This past February, it took Carneiro less than two minutes to render Muñoz unconscious with the same submission hold.

Two weeks before Muñoz’s homecoming match, he expressed his willingness to overcome the rocky challenges he has faced in the Octagon.

“I’ve never been a person to just wallow in my sorrow. I talk about adversity all the time and how to rise above adversity. That’s the kind of person that I am. It’s the Filipino in me. We don’t stop,” he stated.

There was a time when Muñoz skyrocketed to the pinnacle of success, only to plunge downhill subsequently.

Muñoz was unsuccessful in his UFC debut in March 2009 when he was knocked out cold by Matt Hamill’s brutal first-round head kick, but he bounced back with three victories in a row, including a spectacular come-from-behind performance against Kendall Grove in April 2010.

Although he’d sustain a loss to Yushin Okami shortly after, Muñoz was able to elevate his status in the middleweight ranking by picking up notable wins over the likes of Aaron Simpson, CB Dollaway, Demian Maia and Chris Leben.

Muñoz was a step away from getting a crack at the UFC middleweight championship when he encountered another roadblock in his path of becoming a world champion.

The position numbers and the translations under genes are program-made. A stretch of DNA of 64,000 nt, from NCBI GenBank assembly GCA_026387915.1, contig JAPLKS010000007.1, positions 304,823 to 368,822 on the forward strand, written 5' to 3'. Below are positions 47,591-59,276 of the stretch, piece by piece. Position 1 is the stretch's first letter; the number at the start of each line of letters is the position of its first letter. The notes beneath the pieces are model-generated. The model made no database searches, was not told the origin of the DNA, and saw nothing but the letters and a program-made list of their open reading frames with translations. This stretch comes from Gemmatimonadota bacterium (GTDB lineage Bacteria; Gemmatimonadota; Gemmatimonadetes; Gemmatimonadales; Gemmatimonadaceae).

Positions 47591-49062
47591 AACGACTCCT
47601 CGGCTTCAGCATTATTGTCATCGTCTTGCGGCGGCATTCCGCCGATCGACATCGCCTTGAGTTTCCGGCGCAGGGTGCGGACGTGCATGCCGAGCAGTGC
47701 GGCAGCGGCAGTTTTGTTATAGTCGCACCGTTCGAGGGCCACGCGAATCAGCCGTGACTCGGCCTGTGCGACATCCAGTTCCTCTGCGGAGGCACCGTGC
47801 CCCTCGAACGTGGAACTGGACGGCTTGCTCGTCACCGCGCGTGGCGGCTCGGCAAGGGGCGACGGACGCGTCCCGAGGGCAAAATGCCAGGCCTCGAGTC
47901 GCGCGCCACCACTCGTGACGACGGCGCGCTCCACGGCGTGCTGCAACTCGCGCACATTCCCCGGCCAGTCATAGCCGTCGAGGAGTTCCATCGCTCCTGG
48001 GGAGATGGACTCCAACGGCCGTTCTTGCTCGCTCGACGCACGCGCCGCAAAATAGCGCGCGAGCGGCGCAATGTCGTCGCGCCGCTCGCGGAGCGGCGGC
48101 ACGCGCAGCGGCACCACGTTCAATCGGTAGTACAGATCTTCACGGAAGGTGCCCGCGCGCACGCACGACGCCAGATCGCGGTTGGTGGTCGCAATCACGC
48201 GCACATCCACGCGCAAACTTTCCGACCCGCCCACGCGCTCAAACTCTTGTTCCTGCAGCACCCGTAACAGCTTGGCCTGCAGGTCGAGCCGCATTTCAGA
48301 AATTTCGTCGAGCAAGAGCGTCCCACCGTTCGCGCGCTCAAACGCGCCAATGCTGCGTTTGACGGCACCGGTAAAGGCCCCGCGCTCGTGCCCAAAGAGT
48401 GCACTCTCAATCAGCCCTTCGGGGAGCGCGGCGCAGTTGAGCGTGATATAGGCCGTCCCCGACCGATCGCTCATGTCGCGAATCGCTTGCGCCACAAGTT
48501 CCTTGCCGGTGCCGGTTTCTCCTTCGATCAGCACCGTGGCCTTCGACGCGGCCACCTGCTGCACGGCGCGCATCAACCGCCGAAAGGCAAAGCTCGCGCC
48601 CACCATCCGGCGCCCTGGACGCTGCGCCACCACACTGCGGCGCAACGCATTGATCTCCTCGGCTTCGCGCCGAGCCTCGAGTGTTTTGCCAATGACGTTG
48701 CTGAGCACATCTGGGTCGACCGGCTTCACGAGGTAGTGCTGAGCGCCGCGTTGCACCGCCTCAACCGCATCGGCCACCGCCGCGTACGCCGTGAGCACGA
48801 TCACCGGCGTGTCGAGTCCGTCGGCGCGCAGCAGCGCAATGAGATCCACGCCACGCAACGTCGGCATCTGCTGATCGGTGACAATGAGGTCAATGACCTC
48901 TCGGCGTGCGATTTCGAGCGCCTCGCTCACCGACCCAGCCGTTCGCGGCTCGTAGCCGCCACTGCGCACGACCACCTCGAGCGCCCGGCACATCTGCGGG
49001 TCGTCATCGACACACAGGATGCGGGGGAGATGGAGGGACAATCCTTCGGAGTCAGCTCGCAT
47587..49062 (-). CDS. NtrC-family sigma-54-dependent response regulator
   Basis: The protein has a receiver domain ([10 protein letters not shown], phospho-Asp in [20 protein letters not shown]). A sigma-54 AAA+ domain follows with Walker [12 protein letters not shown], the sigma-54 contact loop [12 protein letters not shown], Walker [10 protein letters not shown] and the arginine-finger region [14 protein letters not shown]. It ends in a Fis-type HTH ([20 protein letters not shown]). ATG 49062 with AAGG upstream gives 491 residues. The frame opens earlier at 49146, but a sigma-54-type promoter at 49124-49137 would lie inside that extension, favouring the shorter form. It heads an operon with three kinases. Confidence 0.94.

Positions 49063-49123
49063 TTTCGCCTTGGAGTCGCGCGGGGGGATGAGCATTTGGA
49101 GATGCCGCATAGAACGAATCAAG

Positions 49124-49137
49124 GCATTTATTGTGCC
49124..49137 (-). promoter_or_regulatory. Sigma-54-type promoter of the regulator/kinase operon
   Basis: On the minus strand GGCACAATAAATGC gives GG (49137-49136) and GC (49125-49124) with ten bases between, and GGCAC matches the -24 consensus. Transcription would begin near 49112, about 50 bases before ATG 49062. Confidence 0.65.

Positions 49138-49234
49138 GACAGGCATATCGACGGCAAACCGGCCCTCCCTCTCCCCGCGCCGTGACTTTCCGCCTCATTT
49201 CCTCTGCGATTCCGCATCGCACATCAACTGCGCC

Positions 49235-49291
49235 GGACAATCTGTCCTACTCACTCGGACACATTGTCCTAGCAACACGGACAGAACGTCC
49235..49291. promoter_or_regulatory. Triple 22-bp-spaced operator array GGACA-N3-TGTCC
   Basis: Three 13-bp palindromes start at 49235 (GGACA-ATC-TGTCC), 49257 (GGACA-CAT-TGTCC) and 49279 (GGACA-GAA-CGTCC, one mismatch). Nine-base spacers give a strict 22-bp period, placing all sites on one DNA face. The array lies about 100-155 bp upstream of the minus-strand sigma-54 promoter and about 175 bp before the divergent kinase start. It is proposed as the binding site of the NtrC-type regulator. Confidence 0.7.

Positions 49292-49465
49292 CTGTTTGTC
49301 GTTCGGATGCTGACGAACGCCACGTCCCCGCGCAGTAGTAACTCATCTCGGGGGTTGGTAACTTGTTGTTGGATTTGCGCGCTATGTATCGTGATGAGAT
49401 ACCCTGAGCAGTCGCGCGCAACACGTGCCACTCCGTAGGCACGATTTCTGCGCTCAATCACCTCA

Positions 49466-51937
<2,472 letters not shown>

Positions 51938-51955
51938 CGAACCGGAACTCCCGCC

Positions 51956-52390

A horrific second-round standing elbow and follow-up ground punches from Chris Weidman in July 2012 relegated Muñoz on the sidelines for a year, battling depression and weight gain.

Muñoz gathered himself once more to score a spectacular comeback bout versus Tim Boetsch in July 2013, landing 92 percent of his punches.

We can say that Muñoz experienced how it was to lie flat on his back several times. But time and time again, he has shown why he is known as the Filipino Wrecking Machine.

If Muñoz were literally a machine, his desire was the fuel in his gas tank. That desire made him unstoppable in realizing how to accomplish what he wanted.

Muñoz’s résumé will not qualify him as one of the all-time MMA greats. But as a fighter and a person, he can be highly esteemed because of his desire – his desire to fight back, his desire to overcome insurmountable odds, his desire to pick himself up, his desire to vindicate himself, and his final desire to have his hand raised.

Life is not a walk in the park, but if we were to tear off a page from Muñoz’s journal, where he was knocked out with a head kick, got his left eyebrow busted open with an elbow, and passed out from a rear-naked choke, it can truly be said that “It ain’t over till it’s over.”

Our existence in this world will bring struggles, but we have to nurture the desire that after all has been said and done, there is indeed a light at the end of the tunnel.

As for Mark Muñoz, he demonstrated that he was not restrained, is not subdued, and will not be stopped by any challenge that life throws his way. True enough, he is the Filipino Wrecking Machine inside and outside the UFC’s famed Octagon.

“Champions aren’t determined by how many wins they have. It’s how many times they pick themselves up after a loss,” Muñoz said. –